It was fitting that Pittsburgh City Councilman R. Daniel Lavelle sponsored the resolution honoring the New Pittsburgh Courier and its forerunner, the Pittsburgh Courier for a century of importance in the African-American community, fitting because his grandfather once worked at the Courier.
“It’s an honor to have you here today,” he said to the assembled Courier staff. “It’s impossible to put into a proclamation all that the Courier has done and what it has meant to people. But we wanted to recognize you for the fine work you do.”
|CENTENNIAL—District 6 Councilman Daniel Lavelle presents New Pittsburgh Courier Editor and Publisher Rod Doss and staff with a proclamation celebrating the newspaper’s 100-year anniversary. March 30 was proclaimed Pittsburgh Courier Day.
Reading from the proclamation, Lavelle noted the Courier’s 1907 origin as the writing outlet of H.J. Heinz security guard Edward Harleston, which attorney Robert L. Vann took over and publicly chartered in 1910. This, he said, transformed the Courier “into the vanguard for economic and political empowerment of African-Americans, effectively offering an alternative voice to the misrepresentations of African-Americans in mainstream media.”
Lavelle noted the paper’s national and local editions, published not only in Pittsburgh, but also Ohio, New York, Louisiana and Texas. He also noted that luminaries such as W.E.B. Du Bois, Marcus Garvey, James Weldon Johnson and Zora Neal Hurston contributed to the Courier as columnists, joining the likes of pioneering journalist and war correspondent, Frank Bolden.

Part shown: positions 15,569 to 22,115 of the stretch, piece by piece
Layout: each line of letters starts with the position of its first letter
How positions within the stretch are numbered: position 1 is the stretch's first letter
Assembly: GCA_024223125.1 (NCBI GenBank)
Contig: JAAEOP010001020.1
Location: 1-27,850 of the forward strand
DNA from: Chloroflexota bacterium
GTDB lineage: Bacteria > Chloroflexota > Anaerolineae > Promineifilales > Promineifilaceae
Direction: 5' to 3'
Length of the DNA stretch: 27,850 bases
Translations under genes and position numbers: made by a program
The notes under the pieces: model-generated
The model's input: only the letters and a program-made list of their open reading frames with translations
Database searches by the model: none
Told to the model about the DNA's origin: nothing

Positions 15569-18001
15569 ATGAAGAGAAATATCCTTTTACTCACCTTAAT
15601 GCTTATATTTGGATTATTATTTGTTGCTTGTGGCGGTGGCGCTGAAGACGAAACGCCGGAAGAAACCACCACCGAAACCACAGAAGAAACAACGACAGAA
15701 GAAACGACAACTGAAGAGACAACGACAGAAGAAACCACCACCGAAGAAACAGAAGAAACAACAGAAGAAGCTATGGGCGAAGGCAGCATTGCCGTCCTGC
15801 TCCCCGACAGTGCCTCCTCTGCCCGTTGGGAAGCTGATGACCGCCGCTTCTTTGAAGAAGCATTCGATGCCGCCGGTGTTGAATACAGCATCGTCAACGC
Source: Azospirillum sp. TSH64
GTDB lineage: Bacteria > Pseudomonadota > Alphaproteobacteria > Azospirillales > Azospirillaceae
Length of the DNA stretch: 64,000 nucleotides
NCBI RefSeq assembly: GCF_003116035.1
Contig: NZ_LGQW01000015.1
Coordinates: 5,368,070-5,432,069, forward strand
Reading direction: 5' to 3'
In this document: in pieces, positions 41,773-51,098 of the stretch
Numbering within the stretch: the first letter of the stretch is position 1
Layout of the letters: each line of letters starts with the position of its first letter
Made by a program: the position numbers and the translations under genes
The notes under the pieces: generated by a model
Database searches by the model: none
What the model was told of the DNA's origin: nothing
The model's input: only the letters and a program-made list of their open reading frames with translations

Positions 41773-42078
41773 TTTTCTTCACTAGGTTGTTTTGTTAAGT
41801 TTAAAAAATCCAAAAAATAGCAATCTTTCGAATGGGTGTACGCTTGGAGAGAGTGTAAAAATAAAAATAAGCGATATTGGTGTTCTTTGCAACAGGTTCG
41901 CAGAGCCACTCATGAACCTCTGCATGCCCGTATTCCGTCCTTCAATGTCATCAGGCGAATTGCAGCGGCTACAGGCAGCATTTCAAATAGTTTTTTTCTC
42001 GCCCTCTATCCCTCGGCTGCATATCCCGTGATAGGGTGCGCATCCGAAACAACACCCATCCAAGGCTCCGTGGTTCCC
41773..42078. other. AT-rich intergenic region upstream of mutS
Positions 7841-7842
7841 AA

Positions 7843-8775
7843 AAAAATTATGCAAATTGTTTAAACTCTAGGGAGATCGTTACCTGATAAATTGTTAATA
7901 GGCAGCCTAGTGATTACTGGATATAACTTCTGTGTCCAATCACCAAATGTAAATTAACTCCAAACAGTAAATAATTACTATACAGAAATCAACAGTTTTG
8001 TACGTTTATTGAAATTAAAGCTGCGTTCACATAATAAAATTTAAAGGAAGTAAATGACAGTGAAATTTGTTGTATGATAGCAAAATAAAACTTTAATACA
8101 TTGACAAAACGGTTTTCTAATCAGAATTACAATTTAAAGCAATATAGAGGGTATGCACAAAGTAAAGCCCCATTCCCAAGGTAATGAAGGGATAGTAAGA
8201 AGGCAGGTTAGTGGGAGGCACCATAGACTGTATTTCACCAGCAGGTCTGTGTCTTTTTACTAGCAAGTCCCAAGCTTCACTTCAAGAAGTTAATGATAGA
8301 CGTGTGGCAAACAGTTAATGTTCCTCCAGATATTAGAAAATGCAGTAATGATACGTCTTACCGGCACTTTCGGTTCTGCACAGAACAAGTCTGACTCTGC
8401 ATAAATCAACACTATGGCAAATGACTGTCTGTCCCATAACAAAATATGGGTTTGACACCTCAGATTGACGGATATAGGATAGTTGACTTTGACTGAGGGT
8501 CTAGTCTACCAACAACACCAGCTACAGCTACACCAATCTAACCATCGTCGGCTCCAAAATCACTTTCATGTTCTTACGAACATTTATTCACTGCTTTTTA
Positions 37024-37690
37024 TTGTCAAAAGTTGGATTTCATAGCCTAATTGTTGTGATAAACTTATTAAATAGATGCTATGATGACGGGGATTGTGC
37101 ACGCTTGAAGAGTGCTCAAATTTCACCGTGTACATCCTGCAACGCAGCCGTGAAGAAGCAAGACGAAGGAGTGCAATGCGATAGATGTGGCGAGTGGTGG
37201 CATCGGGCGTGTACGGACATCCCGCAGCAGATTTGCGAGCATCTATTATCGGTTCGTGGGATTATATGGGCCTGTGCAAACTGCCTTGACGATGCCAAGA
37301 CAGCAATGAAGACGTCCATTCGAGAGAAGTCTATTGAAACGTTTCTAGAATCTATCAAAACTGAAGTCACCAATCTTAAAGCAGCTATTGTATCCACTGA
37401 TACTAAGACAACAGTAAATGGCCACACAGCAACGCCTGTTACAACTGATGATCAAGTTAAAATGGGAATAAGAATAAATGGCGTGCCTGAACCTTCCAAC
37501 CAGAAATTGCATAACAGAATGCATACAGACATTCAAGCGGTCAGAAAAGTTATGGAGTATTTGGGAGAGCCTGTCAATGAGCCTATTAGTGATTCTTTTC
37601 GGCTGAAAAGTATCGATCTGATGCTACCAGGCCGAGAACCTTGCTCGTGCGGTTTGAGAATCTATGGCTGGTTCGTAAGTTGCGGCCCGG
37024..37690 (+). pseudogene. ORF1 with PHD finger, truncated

The proclamation also noted the paper’s World War II “Double V” campaign, which stood for victory abroad against fascism and victory at home against segregation. It also highlighted the Courier’s contribution to desegregating professional sports, championed by sportswriter Wendell Smith.
Following the unanimous approval of council declaring March 30, 2010 New Pittsburgh Courier Day in Pittsburgh, Lavelle handed the proclamation to Editor and Publisher Rod Doss, who thanked council, his staff and the community for making the recognition possible.
“New Pittsburgh Courier Day, I like that,” he said. “Down through the years, many gifted writers and photographers told the story exclusive to a people who otherwise could not see themselves in a positive light in other media. Their stories were celebrated in the pages of the Courier. They lifted a community and inspired them to new heights and allowed many to see a world of Black accomplishment they never would have seen otherwise.”
And though the Courier has produced many celebrated writers and photographers throughout its history, Doss noted that their work might not have been seen if not for those who worked behind the scenes to make the Courier a reality.
“The many lesser-known individuals who daily have the same commitment to excellence, a passion to persevere and overcome—they are the heart and soul of this organization that pulls together to produce each single copy of our newspaper,” he said, then introducing the staff, added. “It is on their behalf that I graciously accept this award.”
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